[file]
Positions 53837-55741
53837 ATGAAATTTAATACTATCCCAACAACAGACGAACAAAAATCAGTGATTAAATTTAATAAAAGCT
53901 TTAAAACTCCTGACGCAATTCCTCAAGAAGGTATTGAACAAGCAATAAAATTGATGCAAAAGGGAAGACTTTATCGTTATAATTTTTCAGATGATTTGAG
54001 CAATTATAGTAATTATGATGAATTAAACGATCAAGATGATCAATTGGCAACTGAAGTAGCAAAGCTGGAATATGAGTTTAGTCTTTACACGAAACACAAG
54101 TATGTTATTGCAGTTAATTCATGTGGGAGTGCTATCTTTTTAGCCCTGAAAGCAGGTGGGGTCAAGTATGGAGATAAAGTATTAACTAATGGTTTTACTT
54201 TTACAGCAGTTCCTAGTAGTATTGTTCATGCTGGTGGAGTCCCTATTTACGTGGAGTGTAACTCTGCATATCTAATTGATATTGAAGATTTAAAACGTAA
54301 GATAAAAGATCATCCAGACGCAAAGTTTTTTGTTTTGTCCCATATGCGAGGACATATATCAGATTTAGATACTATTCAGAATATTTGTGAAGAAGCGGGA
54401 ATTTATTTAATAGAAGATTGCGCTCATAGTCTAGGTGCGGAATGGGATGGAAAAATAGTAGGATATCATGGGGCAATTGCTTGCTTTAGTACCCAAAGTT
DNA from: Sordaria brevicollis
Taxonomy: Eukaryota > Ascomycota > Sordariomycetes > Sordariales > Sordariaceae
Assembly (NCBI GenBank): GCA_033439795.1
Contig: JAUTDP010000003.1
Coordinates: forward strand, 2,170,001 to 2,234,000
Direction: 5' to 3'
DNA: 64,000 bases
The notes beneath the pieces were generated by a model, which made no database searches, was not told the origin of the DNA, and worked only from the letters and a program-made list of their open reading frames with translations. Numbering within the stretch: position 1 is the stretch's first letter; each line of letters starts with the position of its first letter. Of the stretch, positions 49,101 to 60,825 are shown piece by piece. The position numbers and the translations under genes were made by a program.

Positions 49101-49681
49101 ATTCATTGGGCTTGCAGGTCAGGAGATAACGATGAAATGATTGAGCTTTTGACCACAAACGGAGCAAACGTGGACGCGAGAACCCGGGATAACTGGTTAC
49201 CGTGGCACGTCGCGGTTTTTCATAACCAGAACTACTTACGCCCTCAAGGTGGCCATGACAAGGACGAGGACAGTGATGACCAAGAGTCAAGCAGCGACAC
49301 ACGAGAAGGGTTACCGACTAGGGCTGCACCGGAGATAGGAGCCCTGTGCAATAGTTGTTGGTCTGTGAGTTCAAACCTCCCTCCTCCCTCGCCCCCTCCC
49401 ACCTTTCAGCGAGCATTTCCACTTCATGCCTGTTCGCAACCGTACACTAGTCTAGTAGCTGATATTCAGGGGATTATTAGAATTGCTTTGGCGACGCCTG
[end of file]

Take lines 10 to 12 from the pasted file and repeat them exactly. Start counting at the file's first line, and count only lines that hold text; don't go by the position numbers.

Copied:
Taxonomy: Eukaryota > Ascomycota > Sordariomycetes > Sordariales > Sordariaceae
Assembly (NCBI GenBank): GCA_033439795.1
Contig: JAUTDP010000003.1